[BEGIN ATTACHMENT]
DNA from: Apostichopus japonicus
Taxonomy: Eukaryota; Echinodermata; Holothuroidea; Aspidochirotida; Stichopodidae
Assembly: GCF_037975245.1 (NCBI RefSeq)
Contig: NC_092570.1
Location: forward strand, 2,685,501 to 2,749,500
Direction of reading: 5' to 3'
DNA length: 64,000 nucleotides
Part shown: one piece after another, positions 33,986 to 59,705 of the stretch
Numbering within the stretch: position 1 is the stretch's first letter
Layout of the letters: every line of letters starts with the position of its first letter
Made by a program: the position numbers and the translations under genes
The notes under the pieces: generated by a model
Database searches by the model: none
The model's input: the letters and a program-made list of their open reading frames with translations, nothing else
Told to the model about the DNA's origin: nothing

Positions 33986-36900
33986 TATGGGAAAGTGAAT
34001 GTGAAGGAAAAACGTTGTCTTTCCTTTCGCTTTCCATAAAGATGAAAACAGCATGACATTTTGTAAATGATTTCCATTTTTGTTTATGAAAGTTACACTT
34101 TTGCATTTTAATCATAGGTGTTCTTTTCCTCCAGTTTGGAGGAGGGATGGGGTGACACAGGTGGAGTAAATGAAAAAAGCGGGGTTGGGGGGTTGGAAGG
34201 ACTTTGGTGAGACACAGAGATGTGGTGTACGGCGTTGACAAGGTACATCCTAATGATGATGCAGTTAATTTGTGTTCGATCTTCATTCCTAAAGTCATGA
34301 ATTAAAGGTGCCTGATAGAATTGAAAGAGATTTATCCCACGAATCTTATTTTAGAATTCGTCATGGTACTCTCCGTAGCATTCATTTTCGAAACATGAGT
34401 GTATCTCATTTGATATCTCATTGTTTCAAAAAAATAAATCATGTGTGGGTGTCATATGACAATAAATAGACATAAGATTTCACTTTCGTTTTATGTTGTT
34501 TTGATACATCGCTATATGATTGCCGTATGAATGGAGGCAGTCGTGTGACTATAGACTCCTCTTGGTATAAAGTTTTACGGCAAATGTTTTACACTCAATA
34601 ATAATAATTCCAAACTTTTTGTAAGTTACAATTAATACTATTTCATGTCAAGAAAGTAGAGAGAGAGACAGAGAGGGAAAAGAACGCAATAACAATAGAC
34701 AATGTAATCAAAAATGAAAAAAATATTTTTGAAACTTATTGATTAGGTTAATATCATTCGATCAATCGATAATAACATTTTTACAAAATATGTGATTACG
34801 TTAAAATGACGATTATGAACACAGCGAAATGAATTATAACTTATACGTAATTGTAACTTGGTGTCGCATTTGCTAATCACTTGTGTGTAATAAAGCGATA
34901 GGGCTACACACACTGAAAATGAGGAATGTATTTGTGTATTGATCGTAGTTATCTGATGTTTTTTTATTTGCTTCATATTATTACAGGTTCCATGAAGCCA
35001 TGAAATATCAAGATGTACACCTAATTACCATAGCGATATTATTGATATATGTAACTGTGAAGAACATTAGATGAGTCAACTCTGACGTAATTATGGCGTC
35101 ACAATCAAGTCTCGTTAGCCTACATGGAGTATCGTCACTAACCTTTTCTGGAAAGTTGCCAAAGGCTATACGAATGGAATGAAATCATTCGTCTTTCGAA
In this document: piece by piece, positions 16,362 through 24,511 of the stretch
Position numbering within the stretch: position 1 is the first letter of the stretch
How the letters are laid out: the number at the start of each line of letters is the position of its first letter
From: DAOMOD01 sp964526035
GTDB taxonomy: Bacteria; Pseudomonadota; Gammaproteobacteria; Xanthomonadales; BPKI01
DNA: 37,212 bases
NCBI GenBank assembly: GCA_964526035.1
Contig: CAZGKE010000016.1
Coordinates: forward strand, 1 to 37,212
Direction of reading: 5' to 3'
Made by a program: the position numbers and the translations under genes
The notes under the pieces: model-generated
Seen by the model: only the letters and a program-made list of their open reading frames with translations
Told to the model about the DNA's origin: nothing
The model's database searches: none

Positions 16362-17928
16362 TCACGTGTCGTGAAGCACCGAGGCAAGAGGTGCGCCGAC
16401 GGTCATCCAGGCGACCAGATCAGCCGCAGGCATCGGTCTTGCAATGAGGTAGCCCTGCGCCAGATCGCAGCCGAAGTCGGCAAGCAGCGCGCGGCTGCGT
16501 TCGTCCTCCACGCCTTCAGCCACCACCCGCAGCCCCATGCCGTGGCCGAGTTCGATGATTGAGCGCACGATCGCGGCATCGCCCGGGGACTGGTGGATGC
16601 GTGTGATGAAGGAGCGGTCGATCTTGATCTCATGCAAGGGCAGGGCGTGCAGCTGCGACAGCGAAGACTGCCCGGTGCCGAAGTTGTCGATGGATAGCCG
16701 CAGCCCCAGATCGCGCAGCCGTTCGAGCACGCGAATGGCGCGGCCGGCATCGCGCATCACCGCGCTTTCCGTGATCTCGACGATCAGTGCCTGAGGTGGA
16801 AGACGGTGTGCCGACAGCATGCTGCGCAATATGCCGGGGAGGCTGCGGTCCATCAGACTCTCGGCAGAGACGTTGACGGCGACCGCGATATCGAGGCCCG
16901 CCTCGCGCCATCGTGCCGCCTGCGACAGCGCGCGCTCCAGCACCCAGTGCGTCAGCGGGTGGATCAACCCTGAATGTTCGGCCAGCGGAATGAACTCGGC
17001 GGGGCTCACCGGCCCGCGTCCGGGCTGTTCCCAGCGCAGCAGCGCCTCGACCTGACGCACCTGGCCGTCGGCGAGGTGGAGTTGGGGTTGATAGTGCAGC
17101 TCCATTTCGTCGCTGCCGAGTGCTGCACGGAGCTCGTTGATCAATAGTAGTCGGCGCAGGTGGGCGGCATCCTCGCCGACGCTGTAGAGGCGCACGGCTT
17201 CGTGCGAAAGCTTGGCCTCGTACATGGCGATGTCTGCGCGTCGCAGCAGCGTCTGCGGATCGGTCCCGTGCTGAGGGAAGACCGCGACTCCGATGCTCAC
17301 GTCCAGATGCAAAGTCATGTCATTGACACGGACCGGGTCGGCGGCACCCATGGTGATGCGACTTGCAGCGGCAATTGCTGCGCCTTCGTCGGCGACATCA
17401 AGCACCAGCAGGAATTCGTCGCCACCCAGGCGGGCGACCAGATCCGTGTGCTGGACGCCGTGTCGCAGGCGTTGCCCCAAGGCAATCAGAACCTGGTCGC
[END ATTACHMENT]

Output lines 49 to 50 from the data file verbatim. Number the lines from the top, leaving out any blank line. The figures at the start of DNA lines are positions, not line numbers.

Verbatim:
16601 GTGTGATGAAGGAGCGGTCGATCTTGATCTCATGCAAGGGCAGGGCGTGCAGCTGCGACAGCGAAGACTGCCCGGTGCCGAAGTTGTCGATGGATAGCCG
16701 CAGCCCCAGATCGCGCAGCCGTTCGAGCACGCGAATGGCGCGGCCGGCATCGCGCATCACCGCGCTTTCCGTGATCTCGACGATCAGTGCCTGAGGTGGA